Gibbs Street Pedestrian Bridge

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Gibbs Street Pedestrian Bridge
The Gibbs Street Pedestrian Bridge is a planned approximately 700-foot (210 m) pedestrian bridge in Portland, Oregon, United States. It will connect the Lair Hill neighborhood with the South Waterfront area. It will be a steel box girder bridge, a change from the original plans for an extradosed bridge, made to reduce the project's cost. The bridge will cross I-5 and SW Macadam, and connect SW Kelly Avenue on the west side (one block west of I-5) to SW Moody Avenue on the east side, close to the Portland Aerial Tram. Construction began in January 2011 and is expected to last about one year.

The project dates back to 2005 with approval of the federal Transportation Equity Act of 2005 which dedicated $5 million to the project. The preliminary design was approved by the Portland City Council on December 3, 2008. It was originally to be an extradosed-type bridge. In the first round of bidding, the project came in over the budget that the city had allotted for it, and consequently needed to be rescaled. This in turn delayed the timeline and led to a change to simpler design. After undergoing technical engineering design and detailed neighborhood impact assessment, the refined project was opened to bidding in autumn 2010, and the city council awarded a $6.7 million construction contract to Wildish Construction. The overall project budget, originally anticipated to be between $7 million and $11.3 million, is expected to be met mostly by federal funds, with ten percent local funding. Early public opinion was mixed, but has turned favorable, particularly by those living near the proposed bridge location under the Portland Aerial Tram. One of the provisions of the 2002”“2006 tram construction was to bury existing powerlines in the underlying neighborhoods, but those plans were dropped when the highly controversial tram project encountered significant budget overruns. The pedestrian bridge was another mitigating concession promised. The $11.3 million congressional allotment may have been to also pay for a study to improve access to the Ross Island Bridge. Eastbound traffic for the bridge frequently clogs the Lair Hill neighborhood while waiting to merge. Mayor Sam Adams has said that whatever funds are left over from the Gibbs Bridge project can be used for studying the Ross Island auto access problem.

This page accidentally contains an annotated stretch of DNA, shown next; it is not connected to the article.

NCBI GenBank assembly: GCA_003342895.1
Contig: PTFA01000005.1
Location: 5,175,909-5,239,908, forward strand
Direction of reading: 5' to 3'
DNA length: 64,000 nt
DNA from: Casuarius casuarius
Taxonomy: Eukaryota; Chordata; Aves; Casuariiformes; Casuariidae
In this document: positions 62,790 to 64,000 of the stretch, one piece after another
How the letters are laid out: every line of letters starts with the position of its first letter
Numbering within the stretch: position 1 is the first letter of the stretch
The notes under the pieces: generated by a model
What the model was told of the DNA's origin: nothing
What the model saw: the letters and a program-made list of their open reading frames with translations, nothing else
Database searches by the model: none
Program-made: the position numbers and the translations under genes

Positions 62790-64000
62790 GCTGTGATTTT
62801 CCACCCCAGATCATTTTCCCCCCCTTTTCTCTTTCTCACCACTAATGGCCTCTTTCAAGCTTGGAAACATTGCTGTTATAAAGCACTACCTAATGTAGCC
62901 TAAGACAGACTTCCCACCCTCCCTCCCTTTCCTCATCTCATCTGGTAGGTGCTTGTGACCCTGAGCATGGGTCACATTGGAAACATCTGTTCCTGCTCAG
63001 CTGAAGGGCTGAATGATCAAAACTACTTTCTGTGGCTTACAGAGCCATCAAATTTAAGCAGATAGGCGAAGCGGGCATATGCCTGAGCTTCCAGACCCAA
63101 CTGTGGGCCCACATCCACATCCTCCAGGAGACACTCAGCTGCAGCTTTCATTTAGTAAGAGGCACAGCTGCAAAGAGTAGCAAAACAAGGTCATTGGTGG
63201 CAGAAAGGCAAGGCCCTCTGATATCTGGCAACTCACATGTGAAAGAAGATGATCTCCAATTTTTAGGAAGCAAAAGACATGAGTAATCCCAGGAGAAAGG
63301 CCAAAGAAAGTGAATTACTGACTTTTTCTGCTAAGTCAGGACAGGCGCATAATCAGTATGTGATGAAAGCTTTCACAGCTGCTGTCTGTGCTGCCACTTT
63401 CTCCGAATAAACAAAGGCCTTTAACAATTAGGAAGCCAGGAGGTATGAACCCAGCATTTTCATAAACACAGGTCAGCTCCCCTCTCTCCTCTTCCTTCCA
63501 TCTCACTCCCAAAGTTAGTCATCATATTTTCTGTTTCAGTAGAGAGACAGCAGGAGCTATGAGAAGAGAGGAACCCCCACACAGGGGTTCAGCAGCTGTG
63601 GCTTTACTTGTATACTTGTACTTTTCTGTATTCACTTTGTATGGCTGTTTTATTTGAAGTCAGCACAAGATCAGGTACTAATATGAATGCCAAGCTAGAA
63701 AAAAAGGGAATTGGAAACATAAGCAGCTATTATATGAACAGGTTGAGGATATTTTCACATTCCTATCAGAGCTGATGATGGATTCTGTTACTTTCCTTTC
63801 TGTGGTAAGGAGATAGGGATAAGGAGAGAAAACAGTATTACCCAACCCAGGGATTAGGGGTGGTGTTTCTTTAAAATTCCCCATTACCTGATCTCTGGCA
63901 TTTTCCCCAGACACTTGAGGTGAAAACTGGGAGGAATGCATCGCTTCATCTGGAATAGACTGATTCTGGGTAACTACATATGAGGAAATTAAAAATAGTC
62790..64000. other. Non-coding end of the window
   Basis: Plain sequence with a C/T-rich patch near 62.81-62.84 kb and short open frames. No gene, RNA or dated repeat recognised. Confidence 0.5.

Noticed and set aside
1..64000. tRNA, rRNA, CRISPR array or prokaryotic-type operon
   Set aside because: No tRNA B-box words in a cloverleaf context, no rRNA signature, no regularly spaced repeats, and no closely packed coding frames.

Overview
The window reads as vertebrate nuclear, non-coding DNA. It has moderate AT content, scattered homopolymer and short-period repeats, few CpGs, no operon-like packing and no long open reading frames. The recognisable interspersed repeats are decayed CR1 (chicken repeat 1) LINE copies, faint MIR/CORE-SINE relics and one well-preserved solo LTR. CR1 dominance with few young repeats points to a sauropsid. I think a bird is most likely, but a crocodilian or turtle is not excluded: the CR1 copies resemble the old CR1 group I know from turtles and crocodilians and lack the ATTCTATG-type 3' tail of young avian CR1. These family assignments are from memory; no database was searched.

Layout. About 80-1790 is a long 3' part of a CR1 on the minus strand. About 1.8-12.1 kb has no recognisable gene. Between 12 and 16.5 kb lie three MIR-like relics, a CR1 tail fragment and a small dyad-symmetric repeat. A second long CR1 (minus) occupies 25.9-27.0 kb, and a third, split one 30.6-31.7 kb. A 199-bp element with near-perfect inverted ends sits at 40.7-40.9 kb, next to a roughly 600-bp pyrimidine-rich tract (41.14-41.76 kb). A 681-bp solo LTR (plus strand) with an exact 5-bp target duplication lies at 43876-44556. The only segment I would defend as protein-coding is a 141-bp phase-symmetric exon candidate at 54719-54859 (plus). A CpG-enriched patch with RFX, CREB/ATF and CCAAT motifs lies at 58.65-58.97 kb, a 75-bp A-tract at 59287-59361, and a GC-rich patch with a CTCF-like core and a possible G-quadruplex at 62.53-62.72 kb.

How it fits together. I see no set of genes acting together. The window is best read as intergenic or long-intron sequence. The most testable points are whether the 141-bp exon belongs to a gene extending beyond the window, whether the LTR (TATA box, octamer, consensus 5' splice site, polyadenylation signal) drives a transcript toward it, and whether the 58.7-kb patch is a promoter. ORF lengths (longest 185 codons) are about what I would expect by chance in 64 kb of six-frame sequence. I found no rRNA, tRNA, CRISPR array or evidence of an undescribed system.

Description, usage
To compensate for the elevation difference at the ends of the bridge, an elevator is planned at the South Waterfront end to serve the expected five-story height. It includes a bicycle stairway. Estimates of existing demand indicate that if the bridge opened in 2009, summertime usage would total 466 crossings per day composed half of bicycle use and half pedestrian use. With school in session, fall usage is expected to increase to 730 crossings per day: 310 by bicycle and 420 pedestrians. By 2035, usage is estimated at 3,000 to 4,000 crossings per day.